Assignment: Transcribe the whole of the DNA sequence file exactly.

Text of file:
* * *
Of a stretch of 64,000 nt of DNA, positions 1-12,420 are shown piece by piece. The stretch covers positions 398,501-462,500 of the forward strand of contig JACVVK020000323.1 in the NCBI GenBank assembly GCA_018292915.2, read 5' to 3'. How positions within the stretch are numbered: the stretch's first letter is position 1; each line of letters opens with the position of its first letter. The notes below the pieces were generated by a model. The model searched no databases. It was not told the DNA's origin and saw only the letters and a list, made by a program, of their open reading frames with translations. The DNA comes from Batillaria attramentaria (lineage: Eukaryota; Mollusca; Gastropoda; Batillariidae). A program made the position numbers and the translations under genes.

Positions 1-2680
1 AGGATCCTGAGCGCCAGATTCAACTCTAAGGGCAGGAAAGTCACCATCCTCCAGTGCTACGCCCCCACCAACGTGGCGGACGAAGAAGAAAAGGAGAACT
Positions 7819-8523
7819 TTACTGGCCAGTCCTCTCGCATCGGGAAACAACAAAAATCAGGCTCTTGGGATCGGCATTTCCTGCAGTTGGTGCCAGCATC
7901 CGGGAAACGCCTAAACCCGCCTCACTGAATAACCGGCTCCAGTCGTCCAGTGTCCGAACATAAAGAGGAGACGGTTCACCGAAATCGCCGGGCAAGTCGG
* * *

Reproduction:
Of a stretch of 64,000 nt of DNA, positions 1-12,420 are shown piece by piece. The stretch covers positions 398,501-462,500 of the forward strand of contig JACVVK020000323.1 in the NCBI GenBank assembly GCA_018292915.2, read 5' to 3'. How positions within the stretch are numbered: the stretch's first letter is position 1; each line of letters opens with the position of its first letter. The notes below the pieces were generated by a model. The model searched no databases. It was not told the DNA's origin and saw only the letters and a list, made by a program, of their open reading frames with translations. The DNA comes from Batillaria attramentaria (lineage: Eukaryota; Mollusca; Gastropoda; Batillariidae). A program made the position numbers and the translations under genes.

Positions 1-2680
1 AGGATCCTGAGCGCCAGATTCAACTCTAAGGGCAGGAAAGTCACCATCCTCCAGTGCTACGCCCCCACCAACGTGGCGGACGAAGAAGAAAAGGAGAACT
Positions 7819-8523
7819 TTACTGGCCAGTCCTCTCGCATCGGGAAACAACAAAAATCAGGCTCTTGGGATCGGCATTTCCTGCAGTTGGTGCCAGCATC
7901 CGGGAAACGCCTAAACCCGCCTCACTGAATAACCGGCTCCAGTCGTCCAGTGTCCGAACATAAAGAGGAGACGGTTCACCGAAATCGCCGGGCAAGTCGG